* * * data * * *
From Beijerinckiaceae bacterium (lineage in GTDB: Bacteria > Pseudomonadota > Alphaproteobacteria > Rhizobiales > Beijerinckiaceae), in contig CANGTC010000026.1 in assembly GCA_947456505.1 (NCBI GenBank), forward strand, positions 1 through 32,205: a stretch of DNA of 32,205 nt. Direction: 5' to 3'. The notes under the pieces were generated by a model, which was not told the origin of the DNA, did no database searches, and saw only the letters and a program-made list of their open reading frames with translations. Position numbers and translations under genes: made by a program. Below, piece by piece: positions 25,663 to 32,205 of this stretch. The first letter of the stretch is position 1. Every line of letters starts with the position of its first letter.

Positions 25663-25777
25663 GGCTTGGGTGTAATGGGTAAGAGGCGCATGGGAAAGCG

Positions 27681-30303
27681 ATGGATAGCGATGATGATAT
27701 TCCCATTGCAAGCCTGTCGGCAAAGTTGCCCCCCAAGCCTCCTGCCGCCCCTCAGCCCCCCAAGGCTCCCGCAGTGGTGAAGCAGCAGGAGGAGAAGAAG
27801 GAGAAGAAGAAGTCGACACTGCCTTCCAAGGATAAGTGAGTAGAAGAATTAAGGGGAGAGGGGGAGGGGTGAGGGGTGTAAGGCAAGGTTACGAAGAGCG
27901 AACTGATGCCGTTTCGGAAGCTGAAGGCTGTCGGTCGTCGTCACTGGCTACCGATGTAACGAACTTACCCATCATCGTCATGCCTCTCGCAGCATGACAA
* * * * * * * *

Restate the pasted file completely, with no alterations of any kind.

From Beijerinckiaceae bacterium (lineage in GTDB: Bacteria > Pseudomonadota > Alphaproteobacteria > Rhizobiales > Beijerinckiaceae), in contig CANGTC010000026.1 in assembly GCA_947456505.1 (NCBI GenBank), forward strand, positions 1 through 32,205: a stretch of DNA of 32,205 nt. Direction: 5' to 3'. The notes under the pieces were generated by a model, which was not told the origin of the DNA, did no database searches, and saw only the letters and a program-made list of their open reading frames with translations. Position numbers and translations under genes: made by a program. Below, piece by piece: positions 25,663 to 32,205 of this stretch. The first letter of the stretch is position 1. Every line of letters starts with the position of its first letter.

Positions 25663-25777
25663 GGCTTGGGTGTAATGGGTAAGAGGCGCATGGGAAAGCG

Positions 27681-30303
27681 ATGGATAGCGATGATGATAT
27701 TCCCATTGCAAGCCTGTCGGCAAAGTTGCCCCCCAAGCCTCCTGCCGCCCCTCAGCCCCCCAAGGCTCCCGCAGTGGTGAAGCAGCAGGAGGAGAAGAAG
27801 GAGAAGAAGAAGTCGACACTGCCTTCCAAGGATAAGTGAGTAGAAGAATTAAGGGGAGAGGGGGAGGGGTGAGGGGTGTAAGGCAAGGTTACGAAGAGCG
27901 AACTGATGCCGTTTCGGAAGCTGAAGGCTGTCGGTCGTCGTCACTGGCTACCGATGTAACGAACTTACCCATCATCGTCATGCCTCTCGCAGCATGACAA